Loaves and Fishes in Abundance
I am always surprised where I will find something about hunger and how we are called to help bring it [...]
Date posted: Wednesday 20 November 2019
In addition to the thoughtful consideration of the tone and scope of the anniversary celebration, as was discussed in Part 1 of this series, it is critical to build a strong planning committee for the series of events. It is difficult to over-estimate the importance of this step in the process, as it will be the responsibility of this committee, relying on input from the pastor, other key staff and the church council, to define the tone and scope of the observance.
While it is usually the case that older church members or those who have been members of the congregation for a long-time come to mind first for service on the anniversary planning committee, it is important to think creatively about how the members of this committee will directly influence the type of events and “products” (e.g., the printed church history or the oral history interviews compiled), created by the anniversary.
It’s fair to say that we've all served on committees or task forces that have been less than pleasant experiences. While no one plans for this to occur, it happens for a number of avoidable reasons. One of these is asking committee members to take on demanding volunteer projects for which they have no experience and perhaps no interest. Asking people to work this way can be a recipe for frustration and disappointment.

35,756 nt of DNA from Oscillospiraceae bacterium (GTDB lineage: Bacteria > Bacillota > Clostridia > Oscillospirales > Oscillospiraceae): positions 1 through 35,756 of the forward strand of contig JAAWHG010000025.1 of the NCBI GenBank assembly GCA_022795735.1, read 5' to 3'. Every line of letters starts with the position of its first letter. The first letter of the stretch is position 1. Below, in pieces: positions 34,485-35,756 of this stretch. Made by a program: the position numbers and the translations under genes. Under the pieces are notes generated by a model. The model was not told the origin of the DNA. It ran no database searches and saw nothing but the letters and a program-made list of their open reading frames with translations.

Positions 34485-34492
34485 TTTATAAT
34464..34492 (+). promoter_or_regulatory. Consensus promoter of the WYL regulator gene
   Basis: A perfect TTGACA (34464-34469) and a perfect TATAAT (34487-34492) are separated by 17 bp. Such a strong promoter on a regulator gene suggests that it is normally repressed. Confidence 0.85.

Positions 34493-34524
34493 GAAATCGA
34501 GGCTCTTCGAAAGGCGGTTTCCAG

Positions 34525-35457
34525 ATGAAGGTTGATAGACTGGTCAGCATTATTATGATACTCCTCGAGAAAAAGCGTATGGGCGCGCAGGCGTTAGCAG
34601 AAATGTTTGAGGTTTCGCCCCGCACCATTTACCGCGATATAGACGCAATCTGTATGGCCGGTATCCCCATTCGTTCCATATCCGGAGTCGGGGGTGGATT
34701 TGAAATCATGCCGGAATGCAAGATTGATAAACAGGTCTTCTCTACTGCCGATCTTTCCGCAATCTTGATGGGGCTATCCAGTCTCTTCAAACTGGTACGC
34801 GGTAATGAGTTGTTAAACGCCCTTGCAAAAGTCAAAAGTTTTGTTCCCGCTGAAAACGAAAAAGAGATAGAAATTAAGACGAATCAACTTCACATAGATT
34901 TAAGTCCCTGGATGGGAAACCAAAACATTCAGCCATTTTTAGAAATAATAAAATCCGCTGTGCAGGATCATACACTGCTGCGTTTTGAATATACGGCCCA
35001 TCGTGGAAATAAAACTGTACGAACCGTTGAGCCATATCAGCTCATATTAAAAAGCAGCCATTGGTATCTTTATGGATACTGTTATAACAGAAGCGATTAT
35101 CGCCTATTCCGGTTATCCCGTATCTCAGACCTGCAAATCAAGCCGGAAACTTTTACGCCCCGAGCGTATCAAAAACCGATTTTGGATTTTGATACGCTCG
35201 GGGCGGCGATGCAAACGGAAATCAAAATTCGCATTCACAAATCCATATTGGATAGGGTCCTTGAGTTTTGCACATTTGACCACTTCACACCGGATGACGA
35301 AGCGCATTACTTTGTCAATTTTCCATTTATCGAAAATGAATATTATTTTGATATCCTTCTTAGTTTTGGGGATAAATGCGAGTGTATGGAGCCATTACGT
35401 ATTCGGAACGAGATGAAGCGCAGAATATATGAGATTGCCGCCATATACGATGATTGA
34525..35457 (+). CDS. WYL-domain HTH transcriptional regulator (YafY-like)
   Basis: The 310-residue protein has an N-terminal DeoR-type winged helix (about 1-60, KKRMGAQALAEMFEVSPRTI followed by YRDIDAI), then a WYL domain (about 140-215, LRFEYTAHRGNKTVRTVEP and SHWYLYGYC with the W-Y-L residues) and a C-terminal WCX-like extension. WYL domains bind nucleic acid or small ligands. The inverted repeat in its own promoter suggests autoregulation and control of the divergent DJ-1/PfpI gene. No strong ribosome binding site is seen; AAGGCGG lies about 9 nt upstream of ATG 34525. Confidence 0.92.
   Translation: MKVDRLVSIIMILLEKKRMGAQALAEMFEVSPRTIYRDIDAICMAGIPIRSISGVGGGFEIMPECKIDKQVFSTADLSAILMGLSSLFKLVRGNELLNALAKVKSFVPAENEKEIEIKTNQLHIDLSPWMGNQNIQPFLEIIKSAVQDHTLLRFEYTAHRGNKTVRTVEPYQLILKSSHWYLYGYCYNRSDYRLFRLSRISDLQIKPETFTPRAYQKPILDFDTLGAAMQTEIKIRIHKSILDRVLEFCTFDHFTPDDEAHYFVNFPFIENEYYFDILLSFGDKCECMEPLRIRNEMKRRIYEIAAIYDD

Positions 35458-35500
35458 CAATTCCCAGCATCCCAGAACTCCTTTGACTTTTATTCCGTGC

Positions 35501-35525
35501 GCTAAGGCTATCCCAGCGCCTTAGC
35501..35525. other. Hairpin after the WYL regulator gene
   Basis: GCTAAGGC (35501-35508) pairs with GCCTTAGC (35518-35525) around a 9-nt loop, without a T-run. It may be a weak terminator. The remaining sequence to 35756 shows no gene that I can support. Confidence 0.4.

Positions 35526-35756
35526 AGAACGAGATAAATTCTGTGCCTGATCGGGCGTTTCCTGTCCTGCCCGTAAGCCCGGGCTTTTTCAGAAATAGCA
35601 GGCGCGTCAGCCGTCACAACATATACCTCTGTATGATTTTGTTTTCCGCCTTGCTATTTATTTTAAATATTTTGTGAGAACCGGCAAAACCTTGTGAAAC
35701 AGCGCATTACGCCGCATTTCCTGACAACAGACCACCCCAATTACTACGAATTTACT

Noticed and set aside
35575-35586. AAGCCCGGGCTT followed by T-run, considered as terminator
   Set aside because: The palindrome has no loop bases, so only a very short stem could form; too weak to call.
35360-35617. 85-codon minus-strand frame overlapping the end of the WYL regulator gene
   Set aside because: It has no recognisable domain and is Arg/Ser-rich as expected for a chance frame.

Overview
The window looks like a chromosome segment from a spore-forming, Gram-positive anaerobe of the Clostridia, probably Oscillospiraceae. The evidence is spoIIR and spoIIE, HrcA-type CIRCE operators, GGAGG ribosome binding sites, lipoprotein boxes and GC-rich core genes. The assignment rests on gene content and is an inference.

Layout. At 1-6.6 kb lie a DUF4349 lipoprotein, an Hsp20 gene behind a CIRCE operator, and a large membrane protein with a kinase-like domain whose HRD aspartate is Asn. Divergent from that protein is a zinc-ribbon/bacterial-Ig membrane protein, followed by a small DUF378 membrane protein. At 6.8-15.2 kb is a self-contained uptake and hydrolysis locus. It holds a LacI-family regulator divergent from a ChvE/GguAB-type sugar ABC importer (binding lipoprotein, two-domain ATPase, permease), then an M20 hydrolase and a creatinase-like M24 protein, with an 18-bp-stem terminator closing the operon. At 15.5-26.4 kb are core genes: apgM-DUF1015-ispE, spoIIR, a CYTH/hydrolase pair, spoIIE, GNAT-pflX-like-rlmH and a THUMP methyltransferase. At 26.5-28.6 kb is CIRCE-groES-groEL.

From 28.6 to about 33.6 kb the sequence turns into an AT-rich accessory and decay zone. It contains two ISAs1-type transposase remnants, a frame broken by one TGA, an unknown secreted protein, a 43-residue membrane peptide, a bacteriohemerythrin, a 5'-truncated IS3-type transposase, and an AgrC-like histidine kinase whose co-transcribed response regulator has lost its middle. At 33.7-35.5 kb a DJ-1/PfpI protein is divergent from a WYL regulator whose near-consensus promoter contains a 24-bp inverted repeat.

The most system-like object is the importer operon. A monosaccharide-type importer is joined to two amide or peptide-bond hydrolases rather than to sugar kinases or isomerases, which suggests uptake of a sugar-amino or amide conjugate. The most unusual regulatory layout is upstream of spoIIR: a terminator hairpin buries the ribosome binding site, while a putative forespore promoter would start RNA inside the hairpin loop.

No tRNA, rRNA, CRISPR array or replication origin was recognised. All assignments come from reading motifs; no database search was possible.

It is preferable to build the anniversary planning committee with peoples’ particular areas of expertise and passion in mind. For instance, the person who cares deeply about the history of the congregation might work on the oral history interviewing effort or on the written history subcommittee. Likewise, the person who attends to detail well and likes organizing material could work on the archives subcommittee. Finally, the folks who create and manage events particularly well should work on the anniversary weekend worship service and gala celebration.
"Ask the Archivist" is written by Paul Daniels, archivist for ELCA Region 3. Daniels helps congregations preserve their history, maintain records, and celebrate their legacy. In "Ask the Archivist," he answers frequently asked questions about archiving. He works out of Luther Seminary in St. Paul and may be contacted at firstname.lastname@example.org.